TAIPEI, Taiwan (AP) – China announced more military exercises around Taiwan when the self-governing island’s president met members of a new US congressional delegation on Monday, threatening to renew tensions between Beijing and Washington just days after a similar visit from US House Speaker Nancy Pelosi angered China.
Pelosi was the most senior member of the US government to visit Taiwan in 25 years, and her trip led to nearly two weeks of impending military exercises by China, which claims the island as its own. Beijing fired missiles over the island and into the Taiwan Strait, sending warplanes and naval ships across the centerline of the waterway, which had long served as a buffer between the parties that split during the Civil War in 1949.
China accuses the US of encouraging the island’s independence through arms sales and alliances between US politicians and the island’s government. Washington says it does not support independence, has no formal diplomatic ties with the island and insists that the two sides must resolve their dispute peacefully, but is required by law to ensure that the island can defend itself against any attack.
“China will take resolute and firm measures to defend national sovereignty and territorial integrity,” Wang Wenbin, the spokesman for China’s foreign ministry, said at a daily briefing Monday after Beijing announced new exercises in the seas and skies. around Taiwan. “A handful of American politicians, in collusion with the separatist forces of Taiwan’s independence, are trying to challenge the one-China principle, which is at its core and doomed to fail.”
The new exercises were intended as a “resolute response and solemn deterrent to US-Taiwan collusion and provocation,” the Defense Department said earlier.
It was not clear whether the new drills had already started, as the ministry did not provide details on where and when they would be held, unlike previous rounds.
US lawmakers, led by Democratic Massachusetts Senator Ed Markey, met with Taiwanese President Tsai Ing-wen, Secretary of State Joseph Wu and lawmakers, according to the American Institute in Taiwan, Washington’s de facto embassy on the Island. The delegation “had the opportunity to exchange views with Taiwanese counterparts on a wide range of issues of concern to both the United States and Taiwan,” the institute said in a statement.
China says it wants to use peaceful means to take control of Taiwan, but the recent chatter of the saber has emphasized its threat to take the island by military force. The earlier exercises appeared to be a repeat of a blockade or attack on Taiwan that would force the cancellation of commercial flights and disrupt shipping to Taiwan’s major ports, as well as cargo moving through the Taiwan Strait, one of the world’s busiest shipping routes.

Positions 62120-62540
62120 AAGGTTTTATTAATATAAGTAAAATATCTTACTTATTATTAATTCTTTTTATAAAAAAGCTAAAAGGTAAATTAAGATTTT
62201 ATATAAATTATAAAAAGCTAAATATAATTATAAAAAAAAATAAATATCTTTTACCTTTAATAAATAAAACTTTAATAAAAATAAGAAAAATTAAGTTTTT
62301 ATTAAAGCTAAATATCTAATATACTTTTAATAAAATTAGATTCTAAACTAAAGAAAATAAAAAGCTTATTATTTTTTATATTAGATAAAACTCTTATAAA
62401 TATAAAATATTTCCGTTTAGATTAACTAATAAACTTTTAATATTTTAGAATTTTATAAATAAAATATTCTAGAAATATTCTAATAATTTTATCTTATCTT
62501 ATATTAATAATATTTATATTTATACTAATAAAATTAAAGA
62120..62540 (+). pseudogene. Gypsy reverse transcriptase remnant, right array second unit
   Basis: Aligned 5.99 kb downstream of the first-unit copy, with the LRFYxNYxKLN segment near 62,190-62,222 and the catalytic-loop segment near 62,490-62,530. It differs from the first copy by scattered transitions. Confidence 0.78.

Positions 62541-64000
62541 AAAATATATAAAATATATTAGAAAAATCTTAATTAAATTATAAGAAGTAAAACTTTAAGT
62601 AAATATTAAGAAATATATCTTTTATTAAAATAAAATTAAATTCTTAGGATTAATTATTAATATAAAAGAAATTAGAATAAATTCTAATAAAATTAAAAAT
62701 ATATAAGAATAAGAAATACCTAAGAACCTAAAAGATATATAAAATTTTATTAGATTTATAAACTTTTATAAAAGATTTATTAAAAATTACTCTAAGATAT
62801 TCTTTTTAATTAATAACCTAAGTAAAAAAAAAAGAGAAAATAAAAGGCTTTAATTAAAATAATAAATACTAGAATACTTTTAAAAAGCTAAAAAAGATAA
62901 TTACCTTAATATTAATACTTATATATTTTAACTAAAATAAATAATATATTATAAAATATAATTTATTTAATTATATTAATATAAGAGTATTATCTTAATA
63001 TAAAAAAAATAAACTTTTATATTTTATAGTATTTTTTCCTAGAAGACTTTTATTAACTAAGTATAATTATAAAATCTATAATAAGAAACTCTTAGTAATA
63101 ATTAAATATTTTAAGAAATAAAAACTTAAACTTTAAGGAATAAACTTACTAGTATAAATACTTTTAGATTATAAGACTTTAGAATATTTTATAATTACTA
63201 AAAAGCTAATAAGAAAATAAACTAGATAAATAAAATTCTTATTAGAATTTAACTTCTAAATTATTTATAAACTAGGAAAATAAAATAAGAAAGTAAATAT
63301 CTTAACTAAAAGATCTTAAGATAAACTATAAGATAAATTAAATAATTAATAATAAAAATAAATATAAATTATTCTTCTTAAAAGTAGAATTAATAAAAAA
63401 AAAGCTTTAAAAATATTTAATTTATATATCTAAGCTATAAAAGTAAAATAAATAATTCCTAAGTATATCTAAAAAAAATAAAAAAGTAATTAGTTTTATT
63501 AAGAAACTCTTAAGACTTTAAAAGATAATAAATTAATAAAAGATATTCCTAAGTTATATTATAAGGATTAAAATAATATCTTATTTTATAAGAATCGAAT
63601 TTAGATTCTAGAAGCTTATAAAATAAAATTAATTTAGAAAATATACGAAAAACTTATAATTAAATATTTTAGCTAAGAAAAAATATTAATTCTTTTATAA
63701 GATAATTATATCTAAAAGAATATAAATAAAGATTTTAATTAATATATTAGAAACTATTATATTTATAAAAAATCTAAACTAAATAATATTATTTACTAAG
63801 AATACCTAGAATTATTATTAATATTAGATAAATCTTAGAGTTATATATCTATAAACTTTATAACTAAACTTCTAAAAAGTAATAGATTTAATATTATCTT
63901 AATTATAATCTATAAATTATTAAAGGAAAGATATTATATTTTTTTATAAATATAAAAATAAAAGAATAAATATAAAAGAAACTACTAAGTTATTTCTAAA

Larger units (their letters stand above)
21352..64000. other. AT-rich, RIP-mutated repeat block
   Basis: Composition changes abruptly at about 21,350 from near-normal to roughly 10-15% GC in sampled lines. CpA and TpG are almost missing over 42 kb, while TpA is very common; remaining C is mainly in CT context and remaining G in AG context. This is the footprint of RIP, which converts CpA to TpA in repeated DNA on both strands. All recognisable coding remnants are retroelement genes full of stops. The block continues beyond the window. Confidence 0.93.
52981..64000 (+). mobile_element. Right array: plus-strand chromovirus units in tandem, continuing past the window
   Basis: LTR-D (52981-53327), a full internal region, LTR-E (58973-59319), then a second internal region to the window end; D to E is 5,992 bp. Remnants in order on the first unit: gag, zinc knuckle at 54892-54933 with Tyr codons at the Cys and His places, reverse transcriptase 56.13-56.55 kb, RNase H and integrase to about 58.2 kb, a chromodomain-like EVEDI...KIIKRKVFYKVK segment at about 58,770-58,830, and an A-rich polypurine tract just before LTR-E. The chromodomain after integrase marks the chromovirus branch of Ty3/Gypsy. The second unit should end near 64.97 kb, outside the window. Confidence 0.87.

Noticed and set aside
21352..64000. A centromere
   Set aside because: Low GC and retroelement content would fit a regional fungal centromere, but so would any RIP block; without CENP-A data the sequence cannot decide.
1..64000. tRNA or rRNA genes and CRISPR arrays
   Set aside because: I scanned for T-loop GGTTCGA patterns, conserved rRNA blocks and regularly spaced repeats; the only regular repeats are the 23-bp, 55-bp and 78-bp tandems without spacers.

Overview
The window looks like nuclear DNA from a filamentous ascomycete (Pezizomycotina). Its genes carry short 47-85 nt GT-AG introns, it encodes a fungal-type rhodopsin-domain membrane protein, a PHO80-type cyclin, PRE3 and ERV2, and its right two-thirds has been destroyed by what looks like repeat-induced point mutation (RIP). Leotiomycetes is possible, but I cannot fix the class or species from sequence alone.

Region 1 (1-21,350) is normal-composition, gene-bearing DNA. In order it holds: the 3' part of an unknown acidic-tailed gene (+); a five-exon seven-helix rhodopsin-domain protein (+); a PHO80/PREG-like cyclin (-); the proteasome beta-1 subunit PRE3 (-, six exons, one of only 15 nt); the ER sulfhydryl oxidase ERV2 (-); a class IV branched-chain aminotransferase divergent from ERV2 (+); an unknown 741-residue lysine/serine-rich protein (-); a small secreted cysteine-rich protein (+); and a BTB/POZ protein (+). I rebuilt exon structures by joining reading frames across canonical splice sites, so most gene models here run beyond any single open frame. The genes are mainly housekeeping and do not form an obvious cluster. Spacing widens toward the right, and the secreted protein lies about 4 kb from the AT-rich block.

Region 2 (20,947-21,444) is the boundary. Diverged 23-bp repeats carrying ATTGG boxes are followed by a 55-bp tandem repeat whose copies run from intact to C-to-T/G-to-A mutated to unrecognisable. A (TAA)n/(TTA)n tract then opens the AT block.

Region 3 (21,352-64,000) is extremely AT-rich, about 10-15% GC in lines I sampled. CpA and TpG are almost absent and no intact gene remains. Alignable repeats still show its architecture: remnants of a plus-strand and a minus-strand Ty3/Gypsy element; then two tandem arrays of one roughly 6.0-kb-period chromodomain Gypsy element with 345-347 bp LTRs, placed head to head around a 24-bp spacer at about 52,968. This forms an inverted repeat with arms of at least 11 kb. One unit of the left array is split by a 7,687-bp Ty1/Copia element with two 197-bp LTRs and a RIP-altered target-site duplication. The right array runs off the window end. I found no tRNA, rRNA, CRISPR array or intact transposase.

The exercises prompted Taiwan to step up its military, but met with resistance or apathy from the public accustomed to living in China’s shadow.
The US “visit is of great importance at this time because the Chinese military exercise is (intended) to deter US congressmen from visiting Taiwan,” said Lo Chih-cheng, the chairman of the Taiwanese Foreign and National Defense Committee. legislator, after his meeting. with US lawmakers.
“Their visit this time proves that China cannot stop politicians from any country from visiting Taiwan, and it also conveys an important message that the American people stand behind the Taiwanese people,” Lo said.
A senior White House official on Asia policy said last week that China had used Pelosi’s visit as a pretext to launch a more intense pressure campaign against Taiwan, bringing peace and stability to the Taiwan Strait and the wider region. was endangered.
“China has overreacted and its actions remain provocative, destabilizing and unprecedented,” Kurt Campbell, a deputy aide to US President Joe Biden, said during a phone call with reporters on Friday.
Campbell said the US would send warships and planes through the Taiwan Strait in the coming weeks and is working on a roadmap for trade talks with Taiwan, which the US says the US will announce in the coming days.
Aside from the geopolitical risks of escalating tensions between two world powers, a prolonged crisis in the Taiwan Strait could have major implications for international supply chains at a time when the world is already dealing with disruptions and uncertainty in the wake of the coronavirus pandemic and the war in Ukraine. In particular, Taiwan is a vital supplier of computer chips to the global economy, including China’s high-tech sectors.
This week’s five-member congressional delegation planned to meet with representatives from both the government and the private sector. Investments in Taiwan’s crucial semiconductor industry and easing tensions in the Taiwan Strait would be key topics of discussion.
The other members of the delegation are Republican delegate Aumua Amata Coleman Radewagen, a delegate from American Samoa, and Democrats John Garamendi and Alan Lowenthal from California and Don Beyer from Virginia.